Wednesday, May 28, 2008

Has CPS successfully extorted the FLDS again?

Judge for yourself. The way I read this Texas threatened to put 8 underage girls on the stand to blackmail someone in the FLDS into leaving a child in state custody;

The San Antonio Express-News - SAN ANGELO — "Seeking testimony about underage marriage, Child Protective Services was preparing to question at least eight girls seized from a polygamist sect's ranch, but a last-minute agreement in a custody hearing Tuesday kept them off the witness stand.

'It is highly unusual to have victims testify, and we only choose to do it in cases that are crucial to proving that abuse occurred,' CPS spokesman Patrick Crimmins said.

Crimmins said the agreement achieved the state's most narrow objective — keeping a newborn in Texas care — though the agency may not get a similar future chance to showcase its most potentially damaging evidence.

'I don't know if there's another (civil) proceeding at which it would come to light,' Crimmins said."

Doesn't this sound like a correct paraphrase or a likely one of the exchange?

FLDS Parent: "Give me my baby!"

CPS: "Ok, but I'm going to take these 8 young children and question them about sexually charged subjects in open court."

FLDS Parent: "That's hideous! You wouldn't dare!"

CPS: "Watch me."

FLDS Parent: "Anything but that, if you keep the kids off the stand I'll let you keep my baby."

CPS: "Ok."

Or, "I'll torture these children unless you do things my way."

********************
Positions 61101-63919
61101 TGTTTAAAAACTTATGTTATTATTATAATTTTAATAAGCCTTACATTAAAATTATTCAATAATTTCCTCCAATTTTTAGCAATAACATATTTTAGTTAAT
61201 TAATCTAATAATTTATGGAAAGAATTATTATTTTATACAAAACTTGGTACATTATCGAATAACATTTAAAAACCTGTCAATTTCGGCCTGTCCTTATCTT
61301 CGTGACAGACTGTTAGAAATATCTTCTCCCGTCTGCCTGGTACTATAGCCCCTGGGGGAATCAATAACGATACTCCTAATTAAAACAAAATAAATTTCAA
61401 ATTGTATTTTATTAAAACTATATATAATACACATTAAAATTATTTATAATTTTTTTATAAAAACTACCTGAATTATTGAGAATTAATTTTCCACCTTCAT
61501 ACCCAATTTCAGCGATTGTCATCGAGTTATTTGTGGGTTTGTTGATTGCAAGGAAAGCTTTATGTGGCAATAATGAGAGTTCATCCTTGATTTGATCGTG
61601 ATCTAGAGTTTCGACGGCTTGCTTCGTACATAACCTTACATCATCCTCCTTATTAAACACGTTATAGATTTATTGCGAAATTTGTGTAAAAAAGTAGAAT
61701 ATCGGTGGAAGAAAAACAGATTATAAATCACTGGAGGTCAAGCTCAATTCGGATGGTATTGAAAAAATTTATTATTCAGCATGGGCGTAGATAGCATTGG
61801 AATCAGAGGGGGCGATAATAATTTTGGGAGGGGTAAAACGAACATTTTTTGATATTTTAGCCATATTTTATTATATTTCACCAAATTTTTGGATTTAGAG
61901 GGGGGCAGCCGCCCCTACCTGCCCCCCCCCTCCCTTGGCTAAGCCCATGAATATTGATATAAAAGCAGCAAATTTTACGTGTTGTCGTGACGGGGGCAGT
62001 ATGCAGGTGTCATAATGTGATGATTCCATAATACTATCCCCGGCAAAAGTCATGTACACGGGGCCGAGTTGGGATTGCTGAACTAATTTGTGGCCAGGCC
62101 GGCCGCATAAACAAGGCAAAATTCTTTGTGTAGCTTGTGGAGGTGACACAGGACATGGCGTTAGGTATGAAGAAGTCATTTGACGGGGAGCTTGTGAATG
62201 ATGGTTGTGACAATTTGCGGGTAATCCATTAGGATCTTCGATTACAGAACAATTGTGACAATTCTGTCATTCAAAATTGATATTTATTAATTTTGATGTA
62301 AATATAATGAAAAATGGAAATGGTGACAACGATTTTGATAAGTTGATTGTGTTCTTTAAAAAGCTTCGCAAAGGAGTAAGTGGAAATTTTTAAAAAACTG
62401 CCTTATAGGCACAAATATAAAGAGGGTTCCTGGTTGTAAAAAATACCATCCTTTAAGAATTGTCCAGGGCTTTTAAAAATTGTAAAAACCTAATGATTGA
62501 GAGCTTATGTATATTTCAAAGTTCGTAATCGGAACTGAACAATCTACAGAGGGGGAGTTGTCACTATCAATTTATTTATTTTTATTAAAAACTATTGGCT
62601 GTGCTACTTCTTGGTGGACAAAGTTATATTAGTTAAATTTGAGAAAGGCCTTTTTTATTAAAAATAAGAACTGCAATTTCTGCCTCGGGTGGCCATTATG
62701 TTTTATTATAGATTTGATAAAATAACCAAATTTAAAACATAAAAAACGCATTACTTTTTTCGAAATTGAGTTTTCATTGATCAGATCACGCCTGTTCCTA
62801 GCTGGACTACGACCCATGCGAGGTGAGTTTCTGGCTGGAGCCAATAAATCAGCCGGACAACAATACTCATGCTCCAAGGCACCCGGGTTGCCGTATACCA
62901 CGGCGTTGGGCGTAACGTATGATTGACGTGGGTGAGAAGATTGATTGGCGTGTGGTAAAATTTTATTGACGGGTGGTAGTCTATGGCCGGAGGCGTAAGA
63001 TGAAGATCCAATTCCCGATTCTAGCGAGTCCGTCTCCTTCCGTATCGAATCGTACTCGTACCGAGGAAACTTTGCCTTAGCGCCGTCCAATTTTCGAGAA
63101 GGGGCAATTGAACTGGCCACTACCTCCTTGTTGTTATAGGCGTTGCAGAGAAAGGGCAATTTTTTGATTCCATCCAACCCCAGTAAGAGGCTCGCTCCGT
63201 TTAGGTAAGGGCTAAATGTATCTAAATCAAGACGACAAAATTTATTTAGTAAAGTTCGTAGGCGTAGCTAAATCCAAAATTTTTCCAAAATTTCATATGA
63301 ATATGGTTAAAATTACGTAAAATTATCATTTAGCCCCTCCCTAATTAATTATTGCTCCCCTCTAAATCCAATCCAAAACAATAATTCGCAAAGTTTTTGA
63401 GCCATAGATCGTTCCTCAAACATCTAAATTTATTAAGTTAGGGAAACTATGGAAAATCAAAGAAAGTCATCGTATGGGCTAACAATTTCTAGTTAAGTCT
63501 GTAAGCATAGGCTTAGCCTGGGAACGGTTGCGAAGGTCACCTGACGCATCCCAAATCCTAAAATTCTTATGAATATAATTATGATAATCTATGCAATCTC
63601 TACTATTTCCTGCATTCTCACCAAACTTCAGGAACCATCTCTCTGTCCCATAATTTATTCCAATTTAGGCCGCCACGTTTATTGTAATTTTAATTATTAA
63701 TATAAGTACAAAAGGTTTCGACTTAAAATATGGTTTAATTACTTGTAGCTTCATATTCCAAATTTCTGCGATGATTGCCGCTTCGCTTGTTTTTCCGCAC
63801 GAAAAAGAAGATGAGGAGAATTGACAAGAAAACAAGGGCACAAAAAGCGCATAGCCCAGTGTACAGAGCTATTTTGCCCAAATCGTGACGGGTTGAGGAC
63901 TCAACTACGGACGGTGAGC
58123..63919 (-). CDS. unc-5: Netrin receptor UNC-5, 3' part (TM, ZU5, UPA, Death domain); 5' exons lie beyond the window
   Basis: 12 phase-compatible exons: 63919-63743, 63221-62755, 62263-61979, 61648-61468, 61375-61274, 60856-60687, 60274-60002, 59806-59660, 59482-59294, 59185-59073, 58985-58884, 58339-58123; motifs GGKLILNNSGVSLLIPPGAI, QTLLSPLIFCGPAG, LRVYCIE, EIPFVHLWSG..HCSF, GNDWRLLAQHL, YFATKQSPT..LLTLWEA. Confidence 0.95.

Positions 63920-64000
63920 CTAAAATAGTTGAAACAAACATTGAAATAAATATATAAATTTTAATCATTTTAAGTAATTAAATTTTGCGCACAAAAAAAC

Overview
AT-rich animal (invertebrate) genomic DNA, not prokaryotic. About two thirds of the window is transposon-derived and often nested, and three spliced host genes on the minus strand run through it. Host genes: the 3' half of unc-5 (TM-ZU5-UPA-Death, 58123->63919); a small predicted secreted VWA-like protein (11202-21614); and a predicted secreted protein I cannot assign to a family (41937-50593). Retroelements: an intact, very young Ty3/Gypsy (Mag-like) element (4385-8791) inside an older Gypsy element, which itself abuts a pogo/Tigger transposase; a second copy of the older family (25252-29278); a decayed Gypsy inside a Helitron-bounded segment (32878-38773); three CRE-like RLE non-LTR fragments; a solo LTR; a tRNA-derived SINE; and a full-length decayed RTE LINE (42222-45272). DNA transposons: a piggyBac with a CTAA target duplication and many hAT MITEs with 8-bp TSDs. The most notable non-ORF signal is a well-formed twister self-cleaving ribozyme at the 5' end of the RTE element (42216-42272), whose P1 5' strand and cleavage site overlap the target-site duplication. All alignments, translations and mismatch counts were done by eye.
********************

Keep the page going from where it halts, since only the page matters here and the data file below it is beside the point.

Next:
If this testimony was so important, why did they trade it for custody of one infant? It was a bluff and it was extortion. It also shows the lengths that CPS is willing to go.

Am I reading this wrong?

In other news Texas argues that if the Supreme court upholds the notion it had no right to the children, that they may lose the ability to get them back.


Texas had no right to take the children in the first place because there was no danger to them. Texas has found no adult male perpetrators of any crime against the children, but Texas reasons to the court that the children can't be protected from being victims of an unnamed crime by an unnamed assailant if they go back to the place where the crime is not occurring in the care of people who are not harming them. Furthermore, those parents may flee Texas where the state imprisons children and takes them from people who care for those children and do not harm them.

Read it yourself;

The Fort Worth Star-Telegram - "Updating an earlier appeal, Texas Child Protective Services lawyers argued that if the custody orders are rescinded, parents could take the children out of the state and 'no Texas court would have any authority to enter any orders to protect these children.'"

Go ask Alice....

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